Video Clips about Collecting Climate Data

Rockland-based Coast Guard cutter Thunder Bay stands by in Jonesport near NOAA weather buoy 44027 while two NDBC technicians make repairs to the buoy damaged by a storm. Image courtesy of NOAA.

Are your students having trouble visualizing the instruments used by scientists to collect data and study Earth’s climate? Try these video clips about weather satellites, weather balloons, and buoys. Although these resources aren’t interactive, they will engage students while the students are learning how scientists collect data about Earth’s climate and weather.

Kid Meteorologist (Grades K-5)
In this video clip, a student describes how her interest in observing the weather led her to volunteer at a local weather center. There she gains hands-on experience with weather instruments and learns from a practicing meteorologist how weather forecasts are made. While the video only talks about weather, many of the instruments shown are also used in climate stations.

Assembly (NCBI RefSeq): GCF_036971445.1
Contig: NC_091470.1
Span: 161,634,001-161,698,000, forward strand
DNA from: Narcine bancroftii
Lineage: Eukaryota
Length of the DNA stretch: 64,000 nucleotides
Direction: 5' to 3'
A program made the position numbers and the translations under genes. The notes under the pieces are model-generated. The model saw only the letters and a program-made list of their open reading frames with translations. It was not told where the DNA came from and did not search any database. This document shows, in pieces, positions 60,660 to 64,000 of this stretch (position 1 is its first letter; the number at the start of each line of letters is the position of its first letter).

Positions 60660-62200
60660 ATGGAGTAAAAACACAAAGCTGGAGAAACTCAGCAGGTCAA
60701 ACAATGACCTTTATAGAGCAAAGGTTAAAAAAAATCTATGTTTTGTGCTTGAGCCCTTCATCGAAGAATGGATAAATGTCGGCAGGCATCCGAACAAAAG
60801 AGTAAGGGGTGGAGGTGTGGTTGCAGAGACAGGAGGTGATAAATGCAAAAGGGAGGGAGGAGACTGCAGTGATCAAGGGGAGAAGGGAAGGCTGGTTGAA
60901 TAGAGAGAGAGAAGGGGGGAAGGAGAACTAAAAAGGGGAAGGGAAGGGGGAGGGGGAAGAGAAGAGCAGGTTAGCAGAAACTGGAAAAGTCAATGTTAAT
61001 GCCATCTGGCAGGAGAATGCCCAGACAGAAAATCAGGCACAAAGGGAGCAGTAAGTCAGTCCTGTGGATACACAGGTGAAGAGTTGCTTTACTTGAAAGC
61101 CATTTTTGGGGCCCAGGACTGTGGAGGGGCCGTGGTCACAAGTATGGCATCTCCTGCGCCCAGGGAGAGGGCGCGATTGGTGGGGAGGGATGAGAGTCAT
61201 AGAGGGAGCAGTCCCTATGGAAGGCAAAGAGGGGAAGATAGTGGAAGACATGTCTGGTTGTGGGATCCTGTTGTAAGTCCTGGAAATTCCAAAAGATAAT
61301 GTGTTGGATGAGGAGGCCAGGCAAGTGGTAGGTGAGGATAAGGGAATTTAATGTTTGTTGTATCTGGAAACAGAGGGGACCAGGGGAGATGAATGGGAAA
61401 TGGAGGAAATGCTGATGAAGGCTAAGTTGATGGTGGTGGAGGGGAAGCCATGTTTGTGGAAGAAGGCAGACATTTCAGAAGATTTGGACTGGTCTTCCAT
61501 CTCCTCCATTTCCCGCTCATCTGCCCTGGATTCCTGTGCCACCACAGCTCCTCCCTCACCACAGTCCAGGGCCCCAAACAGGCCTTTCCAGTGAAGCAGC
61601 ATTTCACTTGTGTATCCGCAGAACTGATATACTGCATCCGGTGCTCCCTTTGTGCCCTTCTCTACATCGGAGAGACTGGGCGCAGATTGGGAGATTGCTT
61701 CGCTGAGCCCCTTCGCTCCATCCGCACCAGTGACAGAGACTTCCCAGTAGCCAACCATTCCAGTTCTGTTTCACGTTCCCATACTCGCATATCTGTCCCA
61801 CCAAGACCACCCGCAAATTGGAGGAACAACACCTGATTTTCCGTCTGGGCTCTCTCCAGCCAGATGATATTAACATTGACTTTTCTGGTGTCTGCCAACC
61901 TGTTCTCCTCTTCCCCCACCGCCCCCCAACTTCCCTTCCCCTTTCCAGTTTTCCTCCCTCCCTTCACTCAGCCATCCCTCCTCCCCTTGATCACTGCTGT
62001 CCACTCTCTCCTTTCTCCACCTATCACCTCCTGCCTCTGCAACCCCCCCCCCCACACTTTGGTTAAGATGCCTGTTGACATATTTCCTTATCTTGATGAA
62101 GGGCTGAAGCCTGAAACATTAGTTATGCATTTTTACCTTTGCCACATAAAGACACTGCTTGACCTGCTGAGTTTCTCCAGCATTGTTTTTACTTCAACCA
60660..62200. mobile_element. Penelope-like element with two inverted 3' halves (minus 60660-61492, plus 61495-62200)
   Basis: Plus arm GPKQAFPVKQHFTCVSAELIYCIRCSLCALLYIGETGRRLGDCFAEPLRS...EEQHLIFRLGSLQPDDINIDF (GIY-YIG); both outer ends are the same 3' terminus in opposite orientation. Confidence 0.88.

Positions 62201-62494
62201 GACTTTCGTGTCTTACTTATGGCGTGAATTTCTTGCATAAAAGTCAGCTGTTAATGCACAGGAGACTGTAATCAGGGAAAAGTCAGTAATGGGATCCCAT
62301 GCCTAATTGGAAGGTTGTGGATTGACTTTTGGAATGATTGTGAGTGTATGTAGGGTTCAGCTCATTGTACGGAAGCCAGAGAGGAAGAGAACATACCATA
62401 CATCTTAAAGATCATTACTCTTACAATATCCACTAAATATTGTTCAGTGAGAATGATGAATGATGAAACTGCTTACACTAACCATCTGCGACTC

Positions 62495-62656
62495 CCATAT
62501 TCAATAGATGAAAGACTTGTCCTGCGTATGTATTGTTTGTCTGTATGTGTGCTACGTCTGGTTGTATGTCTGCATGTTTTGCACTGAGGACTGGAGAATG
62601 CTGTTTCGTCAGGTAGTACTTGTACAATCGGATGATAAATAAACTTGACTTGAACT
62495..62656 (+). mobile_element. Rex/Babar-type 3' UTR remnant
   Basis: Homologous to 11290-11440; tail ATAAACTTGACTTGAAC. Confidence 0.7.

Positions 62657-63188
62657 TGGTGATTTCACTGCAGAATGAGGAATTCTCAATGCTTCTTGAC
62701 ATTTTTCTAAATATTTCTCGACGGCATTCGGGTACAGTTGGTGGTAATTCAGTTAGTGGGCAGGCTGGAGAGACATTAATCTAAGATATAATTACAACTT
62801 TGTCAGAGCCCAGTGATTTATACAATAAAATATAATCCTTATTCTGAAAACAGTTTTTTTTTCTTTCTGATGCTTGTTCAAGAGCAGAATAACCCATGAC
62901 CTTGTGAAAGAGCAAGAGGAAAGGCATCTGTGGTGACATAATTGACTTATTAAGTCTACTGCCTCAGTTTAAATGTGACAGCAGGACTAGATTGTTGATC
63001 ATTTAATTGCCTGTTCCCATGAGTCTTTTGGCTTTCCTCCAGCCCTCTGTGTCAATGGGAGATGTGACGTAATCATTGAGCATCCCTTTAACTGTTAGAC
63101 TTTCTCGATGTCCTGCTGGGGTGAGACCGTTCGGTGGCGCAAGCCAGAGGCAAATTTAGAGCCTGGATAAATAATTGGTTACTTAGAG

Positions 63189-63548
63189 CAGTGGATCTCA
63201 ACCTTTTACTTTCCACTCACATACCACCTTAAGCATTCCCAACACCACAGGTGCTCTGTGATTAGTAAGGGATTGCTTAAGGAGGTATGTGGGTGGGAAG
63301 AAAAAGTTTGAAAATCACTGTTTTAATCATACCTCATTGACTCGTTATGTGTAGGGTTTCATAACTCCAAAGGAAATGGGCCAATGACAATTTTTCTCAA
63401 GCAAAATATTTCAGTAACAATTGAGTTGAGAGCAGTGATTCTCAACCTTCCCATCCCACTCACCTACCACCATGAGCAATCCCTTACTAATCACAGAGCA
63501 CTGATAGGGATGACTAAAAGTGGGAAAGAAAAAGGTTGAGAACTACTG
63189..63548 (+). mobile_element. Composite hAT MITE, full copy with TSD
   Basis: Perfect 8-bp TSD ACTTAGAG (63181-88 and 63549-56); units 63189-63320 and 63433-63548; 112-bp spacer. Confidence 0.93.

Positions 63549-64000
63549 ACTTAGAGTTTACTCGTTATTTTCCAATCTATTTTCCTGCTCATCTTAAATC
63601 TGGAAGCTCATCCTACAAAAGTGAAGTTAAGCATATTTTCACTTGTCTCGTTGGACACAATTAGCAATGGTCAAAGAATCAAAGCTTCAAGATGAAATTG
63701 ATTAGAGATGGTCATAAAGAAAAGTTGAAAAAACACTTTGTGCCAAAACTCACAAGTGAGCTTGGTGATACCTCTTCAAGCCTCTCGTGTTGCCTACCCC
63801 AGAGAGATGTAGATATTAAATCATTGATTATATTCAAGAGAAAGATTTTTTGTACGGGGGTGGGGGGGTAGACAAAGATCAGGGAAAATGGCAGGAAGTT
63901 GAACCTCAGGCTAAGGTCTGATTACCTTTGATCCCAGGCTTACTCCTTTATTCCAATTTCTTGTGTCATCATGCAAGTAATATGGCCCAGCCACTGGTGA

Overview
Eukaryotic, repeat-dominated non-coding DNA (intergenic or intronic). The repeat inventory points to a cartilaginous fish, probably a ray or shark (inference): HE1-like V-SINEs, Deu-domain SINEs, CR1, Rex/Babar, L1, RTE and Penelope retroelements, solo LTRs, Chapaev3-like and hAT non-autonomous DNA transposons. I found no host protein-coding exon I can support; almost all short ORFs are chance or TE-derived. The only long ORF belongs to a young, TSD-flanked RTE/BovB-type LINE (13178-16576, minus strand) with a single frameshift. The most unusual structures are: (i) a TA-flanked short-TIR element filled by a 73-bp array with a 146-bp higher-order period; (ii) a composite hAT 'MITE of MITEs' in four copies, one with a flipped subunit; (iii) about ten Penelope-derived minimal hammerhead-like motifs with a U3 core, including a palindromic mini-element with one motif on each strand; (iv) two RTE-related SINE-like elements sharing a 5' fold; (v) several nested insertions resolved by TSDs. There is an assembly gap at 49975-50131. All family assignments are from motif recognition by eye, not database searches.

How Weather Data Is Collected (Grades 3-5)
This video segment explores the different types of weather satellites and how they stay in orbit.

Weather Balloon Videos (Grades 3-5)
Scroll down the page to find two videos: one of a weather balloon release and one about weather balloons and the data they collect. You need a RealPlayer plug-in to play the videos.

Buoy Maintenance: Research Cruise Videos (Grades 3-5)
Observe buoy retrieval, deployment, and instrument-exchange operations. Videos produced by the Southeast Coastal Ocean Observing Regional Association (SECOORA) as part of a teacher workshop.

This article was written by Jessica Fries-Gaither. Jessica is an education resource specialist at The Ohio State University and project director of Beyond Weather and the Water Cycle and Beyond Penguins and Polar Bears. She has taught in elementary and middle school settings. Email Jessica at

Copyright September 2011 – The Ohio State University. This material is based upon work supported by the National Science Foundation under Grant No. 1034922. Any opinions, findings, and conclusions or recommendations expressed in this material are those of the author(s) and do not necessarily reflect the views of the National Science Foundation. This work is licensed under an Attribution-ShareAlike 3.0 Unported Creative Commons license.

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